There is less than a year to go until the General Data Protection Regulation becomes law. In the lead up to 25 May 2018, your business should be working towards compliance and understanding how the law will affect you.
Here are the four most commonly asked GDPR questions - and their answers.
1. Why should you care about the GDPR?
The GDPR is one of the most significant changes to EU privacy in the last 20 years. It affects any organisation that provides goods and services to EU citizens.
Replacing the Data Protection Act, the GDPR is a regulatory framework with much greater scope, ultimately strengthening and harmonising data protection laws within the EU. Some of the changes include:
- Right to access. Customers can ask whether you are holding data on them. If you are, they can also ask why and where you are storing it.
- Right to be forgotten. This entitles the data subject to have you delete their personal data. You must also cease circulation of the data and have third parties halt processing of the data.
- Data portability. This is the right of a data subject to receive the personal data concerning them in a ‘commonly used and machine-readable format’. They have the right to transmit this data to another organisation
- Penalties. If your organisation is non-compliant you will suffer fines of either €20 million or 4 percent of annual global turnover, whichever is greater.
- Breach notification. Organisations must inform the ICO of any data breach within 72 hours.
2. What should you do about GDPR?
Most companies will have security policies in place. If yours doesn’t, you should start working on them to protect your business.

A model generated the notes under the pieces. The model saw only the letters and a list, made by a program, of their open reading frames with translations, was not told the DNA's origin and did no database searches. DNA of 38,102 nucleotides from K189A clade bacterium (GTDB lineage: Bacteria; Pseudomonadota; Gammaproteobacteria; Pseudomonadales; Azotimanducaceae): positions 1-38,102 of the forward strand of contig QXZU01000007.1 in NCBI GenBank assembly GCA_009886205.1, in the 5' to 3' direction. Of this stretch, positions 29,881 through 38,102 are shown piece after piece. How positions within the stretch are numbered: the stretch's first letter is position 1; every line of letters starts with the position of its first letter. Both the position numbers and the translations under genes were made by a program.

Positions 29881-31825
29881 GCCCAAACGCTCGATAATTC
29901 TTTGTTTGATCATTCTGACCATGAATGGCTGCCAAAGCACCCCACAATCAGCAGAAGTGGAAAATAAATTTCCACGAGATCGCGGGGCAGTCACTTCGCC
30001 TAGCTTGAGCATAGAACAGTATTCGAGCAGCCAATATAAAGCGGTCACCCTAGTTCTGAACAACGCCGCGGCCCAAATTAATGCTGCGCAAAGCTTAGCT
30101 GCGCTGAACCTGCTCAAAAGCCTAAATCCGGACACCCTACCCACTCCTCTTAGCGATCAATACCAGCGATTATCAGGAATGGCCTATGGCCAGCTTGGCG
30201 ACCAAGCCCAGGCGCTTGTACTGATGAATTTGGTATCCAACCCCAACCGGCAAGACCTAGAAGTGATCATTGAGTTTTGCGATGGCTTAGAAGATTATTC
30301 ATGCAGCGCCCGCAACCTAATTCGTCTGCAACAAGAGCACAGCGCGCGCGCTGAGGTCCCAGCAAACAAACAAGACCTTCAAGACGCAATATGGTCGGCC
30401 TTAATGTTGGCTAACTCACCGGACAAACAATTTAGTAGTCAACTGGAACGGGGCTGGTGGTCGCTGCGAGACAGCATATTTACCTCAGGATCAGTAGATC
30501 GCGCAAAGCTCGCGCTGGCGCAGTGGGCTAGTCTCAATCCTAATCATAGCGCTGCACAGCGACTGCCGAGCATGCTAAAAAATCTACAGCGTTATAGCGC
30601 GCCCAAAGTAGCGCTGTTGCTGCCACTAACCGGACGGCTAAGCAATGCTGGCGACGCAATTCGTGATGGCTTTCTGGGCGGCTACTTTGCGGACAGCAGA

You must protect all devices, including those owned by employees. If there is a security breach and your data is compromised, the responsibility lies with you - even if it was a staff member who caused the breach.
Furthermore, the GDPR requires businesses to gain a positive ‘opt-in’ from your customers. This means you must gain explicit confirmation from customers that you can market to them using their data. You should think about re-writing your guidelines for opting in and out of your data pool. Make sure they’re clear and written in a way that your customers will understand.
3. How can I become GDPR compliant?
If you haven’t already, you should start your journey towards compliance as soon as possible. Your business needs to be more transparent about the ways you store, transfer and discard data.
A data audit is a good place to start. This will help you keep track of your data, while deleting any irrelevant, duplicate and corrupted records. Another great way to move towards GDPR compliance is to move your data to the cloud, as it is a safe environment.
4. How much effort will GDPR compliance require?
In short, not as much as you’d think. Many people have been lauding GDPR compliance as a massive, impossibly complex job. This doesn’t have to be the case.
If you’re using third-party cloud-based services, like those offered by Microsoft, you’re probably most of the way towards compliance. However, this isn’t a miracle solution. Even with the best equipment and software, human error can still cause a data breach. Make sure your employees know what they are doing.
Software can get you most of the way, but it’s up to you to fill the gaps.
Get in touch to find out more about becoming GDPR compliant. Or give us a call on 01625 837800.